Manchester United’s options to revamp Old Trafford include DEMOLISHING the stadium
REVEALED: Manchester United’s options to revamp Old Trafford include the dramatic step of DEMOLISH their famous but faded 112-year-old stadium and play elsewhere as they build a new world-class arena on the same site
- Manchester United could choose to overthrow Old Trafford as they consider revamping their stadium
- The club are considering three options, with its demolition being the most controversial.
- In recent years United have seen other clubs overtake them in terms of modern facilities
A plan to tear down Old Trafford and rebuild it from scratch is a drastic option on the table as Manchester United ponder how best to adapt their iconic but faded stadium for modern purposes.
Completely rebuilding the stadium of English football‘s most famous club – the home of the Busby Babes and Sir Alex Ferguson’s treble winners in 1999 – would be an extraordinary and controversial way to address the range of problems currently plaguing United.
Corn sports mail understands that the proposal is one of three currently being considered by the club.
Manchester United could decide to demolish Old Trafford and rebuild the stadium as they consider modernization options
The club’s south stand, which backs onto a railway track, could be demolished and redeveloped as another option
Completely rebuilding the stadium of English football’s most famous club would be an extraordinary move by United
Old Trafford is 112 years old and one of football’s most recognizable stadiums
United are blessed with acres of land at their current site in Stretford on which to build a stadium to rival any in the sporting world if they choose to do so.
One of two other ideas being considered is to rebuild and extend the aging and problematic South Stand of Old Trafford and onto the railway line that runs behind it.
The second is to leave the stadium structurally intact, but carry out a complete overhaul of spectator and business areas on all four sides.
Currently, the South Stand redesign is believed to appeal most to the club’s owners, the Glazer family, and as such is the likeliest option. It would also be the most acceptable to fans.
The building’s current technology would make it possible to navigate the railway line, a problem considered prohibitive for many years, on its way to increasing capacity from the stadium’s current 74,000 seats to over 80,000.
United have said they would prefer a gradual rebuilding of Old Trafford and are likely to be able to carry out this work without affecting capacity.
However, the option to demolish the 112-year-old stadium is considered real and is among the proposals that the competing architects and engineers considered when bidding for the works contract.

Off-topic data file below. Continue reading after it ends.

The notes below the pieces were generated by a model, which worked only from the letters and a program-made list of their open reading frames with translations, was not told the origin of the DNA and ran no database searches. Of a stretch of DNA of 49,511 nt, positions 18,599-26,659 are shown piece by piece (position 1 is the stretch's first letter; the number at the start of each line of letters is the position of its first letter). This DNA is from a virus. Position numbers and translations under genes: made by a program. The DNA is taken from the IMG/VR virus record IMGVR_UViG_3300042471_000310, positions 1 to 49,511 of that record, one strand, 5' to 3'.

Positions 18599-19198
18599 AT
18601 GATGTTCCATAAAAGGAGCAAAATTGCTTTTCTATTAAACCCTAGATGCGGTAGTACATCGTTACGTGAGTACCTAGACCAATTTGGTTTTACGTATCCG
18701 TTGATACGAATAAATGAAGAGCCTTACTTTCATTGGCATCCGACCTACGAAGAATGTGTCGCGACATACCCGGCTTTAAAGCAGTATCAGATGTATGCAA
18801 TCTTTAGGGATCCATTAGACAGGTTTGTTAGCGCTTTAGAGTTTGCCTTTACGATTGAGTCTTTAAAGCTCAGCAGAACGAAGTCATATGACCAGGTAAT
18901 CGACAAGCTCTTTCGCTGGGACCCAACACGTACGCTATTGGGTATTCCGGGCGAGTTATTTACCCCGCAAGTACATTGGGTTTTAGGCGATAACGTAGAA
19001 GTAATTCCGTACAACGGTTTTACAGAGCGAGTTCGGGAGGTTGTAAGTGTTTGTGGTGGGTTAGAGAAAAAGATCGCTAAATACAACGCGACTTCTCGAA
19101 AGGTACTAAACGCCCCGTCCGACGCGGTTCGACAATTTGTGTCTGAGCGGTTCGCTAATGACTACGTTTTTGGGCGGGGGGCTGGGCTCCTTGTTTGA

The Stretford End, located to the west of the ground, is usually where the club’s most hardcore supporters are housed.
The gift shop and ticket office can be seen at one of the corners of the grounds in 1983
Perhaps the biggest obstacle to United finally playing in a brand new stadium is that the team would have to find another place to play for two years while it is being built. When Arsenal and Tottenham waited for work on their new stadiums to be completed, they played home games at Wembley.
That would not be an option for United and there is no club outside the Premier League in the North West that has a stadium big enough to offer a share of the pitch. Sharing with neighbors Manchester City, meanwhile, would never happen.
Old Trafford remains one of the most famous stadiums in world sport and has hosted World Cup and European Championship matches as well as a Champions League final. But despite several attempts at modernization over the years, it now falls far short of the standards required by a top English club.
The facilities at places like Tottenham and Arsenal are currently far superior.
In recent years, other stadiums in England have overtaken United’s – much to the dismay of the club’s passionate fans.
A problem for United if they were to overthrow Old Trafford would be that they would have to find another place to play
United have promised to consult with supporters throughout the process and chief operating officer Collette Roche told a fan forum in December that several options were being considered.
Roche said: “These meetings produced some exciting potential ideas, although it is important to note that we are still at an early stage and it is premature to talk about timing.”
An announcement regarding the appointment of an architect is expected shortly with news of confirmed plans to follow later.